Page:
Originally from Aberdeen, North East Scotland and having served in parishes in Bray, County Wicklow, Kilcooley, County Tipperary, Ballygawley, County Tyrone and Sydenham in east Belfast he has now moved back to the Diocese of Cashel, Ferns and Ossory to take up his new post and live in the rectory in Clonroche with his wife, Donna.
Describing himself as the ‘new fella’, succeeding Canon Roger Harmsworth who retired last July, Ian has worked in psychiatric nursing, on oil rigs, supported the NE fishing fleet, in residential care for adults with learning difficulties and has been chaplain to Bray Wanderers Football Club while curate in that parish.
Motorbikes are a big interest and he is a member of the CMA – the Christian Motorcyclists Association.
“It is lovely to have Ian back in this Diocese again and we look forward to having a biker in the Diocese again,” Bishop Michael Burrows said. “It is marvellous that you’ve decided to return to these parts where you were well loved and well valued and where those on the land came to realise your special empathy with them.”
The Reverend Ian completed his Green Cert while rector of Kilcooley parish in County Tipperary, also in the Diocese of Cashel, Ferns & Ossory between 2007 and 2013.
The preacher at the service was Ian’s friend, the Reverend William Bennett, Incumbent of Newcastle parish in the Diocese of Glendalough, and he spoke of how Ian will turn heads travelling through the area in full leathers on his motorbike and of his great gifts as a communicator.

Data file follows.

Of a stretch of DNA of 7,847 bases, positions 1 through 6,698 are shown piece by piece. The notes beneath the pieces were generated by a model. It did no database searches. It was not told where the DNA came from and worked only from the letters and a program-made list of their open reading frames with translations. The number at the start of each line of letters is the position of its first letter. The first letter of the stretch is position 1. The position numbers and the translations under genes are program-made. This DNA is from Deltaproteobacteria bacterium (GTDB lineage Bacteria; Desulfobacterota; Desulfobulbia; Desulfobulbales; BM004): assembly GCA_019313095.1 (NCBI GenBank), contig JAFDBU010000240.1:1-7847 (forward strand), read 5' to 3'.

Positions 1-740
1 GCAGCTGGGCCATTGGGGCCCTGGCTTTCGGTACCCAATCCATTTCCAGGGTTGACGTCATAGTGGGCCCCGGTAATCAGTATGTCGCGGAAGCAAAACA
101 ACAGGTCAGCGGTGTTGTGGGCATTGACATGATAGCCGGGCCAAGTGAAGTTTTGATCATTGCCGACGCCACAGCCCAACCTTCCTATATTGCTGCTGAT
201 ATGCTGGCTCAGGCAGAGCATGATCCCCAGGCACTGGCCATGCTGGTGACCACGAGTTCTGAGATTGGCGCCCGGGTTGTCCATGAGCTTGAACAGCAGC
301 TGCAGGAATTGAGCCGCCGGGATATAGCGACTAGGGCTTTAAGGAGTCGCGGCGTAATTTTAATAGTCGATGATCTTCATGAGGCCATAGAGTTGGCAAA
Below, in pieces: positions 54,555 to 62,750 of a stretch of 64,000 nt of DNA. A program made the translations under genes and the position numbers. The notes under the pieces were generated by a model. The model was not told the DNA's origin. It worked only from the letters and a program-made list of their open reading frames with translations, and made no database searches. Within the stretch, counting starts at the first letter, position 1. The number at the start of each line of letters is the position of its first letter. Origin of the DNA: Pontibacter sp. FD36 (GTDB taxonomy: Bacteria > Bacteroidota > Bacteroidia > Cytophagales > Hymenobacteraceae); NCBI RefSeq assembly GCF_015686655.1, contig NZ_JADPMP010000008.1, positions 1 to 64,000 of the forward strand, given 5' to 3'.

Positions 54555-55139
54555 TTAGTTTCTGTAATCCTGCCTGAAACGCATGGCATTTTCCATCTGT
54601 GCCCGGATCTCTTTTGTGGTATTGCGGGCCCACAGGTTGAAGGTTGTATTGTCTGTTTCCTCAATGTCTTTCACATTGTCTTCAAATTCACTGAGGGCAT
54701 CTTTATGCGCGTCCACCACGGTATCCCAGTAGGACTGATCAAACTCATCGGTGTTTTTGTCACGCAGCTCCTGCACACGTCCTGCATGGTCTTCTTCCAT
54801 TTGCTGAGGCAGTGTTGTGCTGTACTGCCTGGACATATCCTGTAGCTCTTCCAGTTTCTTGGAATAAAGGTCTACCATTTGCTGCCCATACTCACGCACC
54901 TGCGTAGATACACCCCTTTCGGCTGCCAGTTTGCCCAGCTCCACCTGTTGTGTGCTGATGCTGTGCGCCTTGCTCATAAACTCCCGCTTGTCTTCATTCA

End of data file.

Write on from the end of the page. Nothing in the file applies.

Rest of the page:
Father Brian Broaders, speaking on behalf of priest colleagues in the wider area including Father Bernard Cushen and Father Jim Fegan, said that they are looking forward to working with Mr Cruikshank.
Councillor Kathleen Codd-Nolan, representing civic dignitaries in attendance including James Browne TD and Cllr Barbara Ann Murphy, praised the new rector’s evident communication skills after she had listened to him speak of the importance of respecting diversity.
“Such skills are very important in the very diverse society that we have today,” she said. “We welcome you and know that you will help bring people together in this community.”
Bishop Burrows concluded the service by saying that while Ian, like many others, is lively and exuberant, there is a reflective side to him too.
“Talking to him over time you’ll suddenly discover that he has tremendous insights. Enjoy this ‘other Ian’ as well as the one you’ve seen such joyful evidence of here tonight.”
The Reverend Ian Cruickshank, who doesn’t have much time for pulpits – he prefers to preach on the ground – thanked everyone involved in organising his institution service.
“It’s great to be here with family and friends and guys from all different circles and I am looking forward to the coming year as we get to know each other and learn to grow in the majesty and peace and love and joy of Christ.”
Killanne Union of Parishes incorporates the parishes of Killanne, Killegney, Rossdroit and Templeshanbo,